Like many of my high school classmates, I never had plans to stay in my hometown of Roanoke, located in southwestern Virginia.
Among other reasons, it seemed to lack that something special in terms of arts and culture. The local theater had reduced its performance season; a much-anticipated visual art museum was struggling to stay open; and the independent bookstore closed to become just another bar.
And so, as is common, I left my hometown in pursuit of graduate school and a job in a metropolitan area. I was perfectly situated within walking distance to public transit, yoga studios, cafes, and world-class performance centers.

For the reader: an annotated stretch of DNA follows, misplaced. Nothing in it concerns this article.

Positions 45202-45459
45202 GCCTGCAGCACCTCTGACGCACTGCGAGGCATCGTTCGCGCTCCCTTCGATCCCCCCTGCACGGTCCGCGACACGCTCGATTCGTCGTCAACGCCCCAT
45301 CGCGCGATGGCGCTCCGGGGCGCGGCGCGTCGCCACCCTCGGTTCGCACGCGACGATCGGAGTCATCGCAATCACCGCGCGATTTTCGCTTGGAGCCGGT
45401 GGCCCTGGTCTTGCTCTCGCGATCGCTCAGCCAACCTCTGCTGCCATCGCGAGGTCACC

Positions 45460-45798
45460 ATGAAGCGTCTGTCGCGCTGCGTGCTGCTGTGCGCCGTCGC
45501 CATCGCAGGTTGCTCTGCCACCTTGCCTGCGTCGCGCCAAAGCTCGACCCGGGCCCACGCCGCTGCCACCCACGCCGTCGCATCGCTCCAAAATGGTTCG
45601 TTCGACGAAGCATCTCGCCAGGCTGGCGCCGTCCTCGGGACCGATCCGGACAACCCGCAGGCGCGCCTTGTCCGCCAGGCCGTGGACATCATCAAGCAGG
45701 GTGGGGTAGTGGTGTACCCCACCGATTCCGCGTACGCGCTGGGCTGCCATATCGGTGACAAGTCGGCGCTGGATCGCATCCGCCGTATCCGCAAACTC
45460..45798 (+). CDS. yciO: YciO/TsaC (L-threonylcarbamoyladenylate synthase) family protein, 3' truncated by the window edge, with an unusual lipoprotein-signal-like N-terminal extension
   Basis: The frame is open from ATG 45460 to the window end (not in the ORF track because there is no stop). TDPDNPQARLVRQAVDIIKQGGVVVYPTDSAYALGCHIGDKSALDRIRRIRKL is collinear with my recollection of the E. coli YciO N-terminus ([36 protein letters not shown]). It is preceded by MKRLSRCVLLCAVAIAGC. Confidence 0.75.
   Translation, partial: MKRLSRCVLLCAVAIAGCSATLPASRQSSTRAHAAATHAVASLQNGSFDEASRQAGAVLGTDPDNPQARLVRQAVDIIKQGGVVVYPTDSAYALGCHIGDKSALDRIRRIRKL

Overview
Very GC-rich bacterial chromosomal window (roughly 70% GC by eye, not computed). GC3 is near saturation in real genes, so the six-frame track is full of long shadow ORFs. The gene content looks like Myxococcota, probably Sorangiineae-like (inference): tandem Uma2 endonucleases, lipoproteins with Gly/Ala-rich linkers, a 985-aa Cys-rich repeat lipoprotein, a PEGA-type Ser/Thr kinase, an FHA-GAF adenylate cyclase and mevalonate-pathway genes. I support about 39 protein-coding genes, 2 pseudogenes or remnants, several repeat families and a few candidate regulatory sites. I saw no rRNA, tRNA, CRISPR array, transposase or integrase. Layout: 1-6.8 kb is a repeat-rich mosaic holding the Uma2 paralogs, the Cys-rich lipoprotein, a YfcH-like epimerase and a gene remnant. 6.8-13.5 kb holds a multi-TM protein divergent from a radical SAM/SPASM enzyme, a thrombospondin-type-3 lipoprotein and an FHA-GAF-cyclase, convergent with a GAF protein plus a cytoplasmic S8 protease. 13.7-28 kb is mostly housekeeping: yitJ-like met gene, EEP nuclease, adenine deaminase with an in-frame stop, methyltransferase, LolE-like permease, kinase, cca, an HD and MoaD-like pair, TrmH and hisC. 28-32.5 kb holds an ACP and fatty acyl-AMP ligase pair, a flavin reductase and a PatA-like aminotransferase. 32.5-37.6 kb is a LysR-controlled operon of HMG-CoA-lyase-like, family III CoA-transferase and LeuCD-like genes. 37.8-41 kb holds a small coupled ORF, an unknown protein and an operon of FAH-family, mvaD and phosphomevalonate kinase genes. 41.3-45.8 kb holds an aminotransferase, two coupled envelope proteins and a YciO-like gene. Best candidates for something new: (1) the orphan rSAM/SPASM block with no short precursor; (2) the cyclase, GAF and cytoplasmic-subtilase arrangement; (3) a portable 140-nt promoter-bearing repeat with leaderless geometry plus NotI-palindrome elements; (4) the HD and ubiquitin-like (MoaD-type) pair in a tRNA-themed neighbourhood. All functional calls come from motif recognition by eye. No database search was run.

But now, I’m starting to look back.
Roanoke and its surrounding areas have begun to capitalize on its rich cultural history. Let me be specific, this culture is not new, yet it has just been unearthed with contemporary knowledge of cultural vitality, opportunities for partnerships and economic development, and community leadership and buy-in.
Roanoke has taken steps to put itself on the list of desirable places to live and has done so by elevating its distinct heritage. Read the rest of this entry »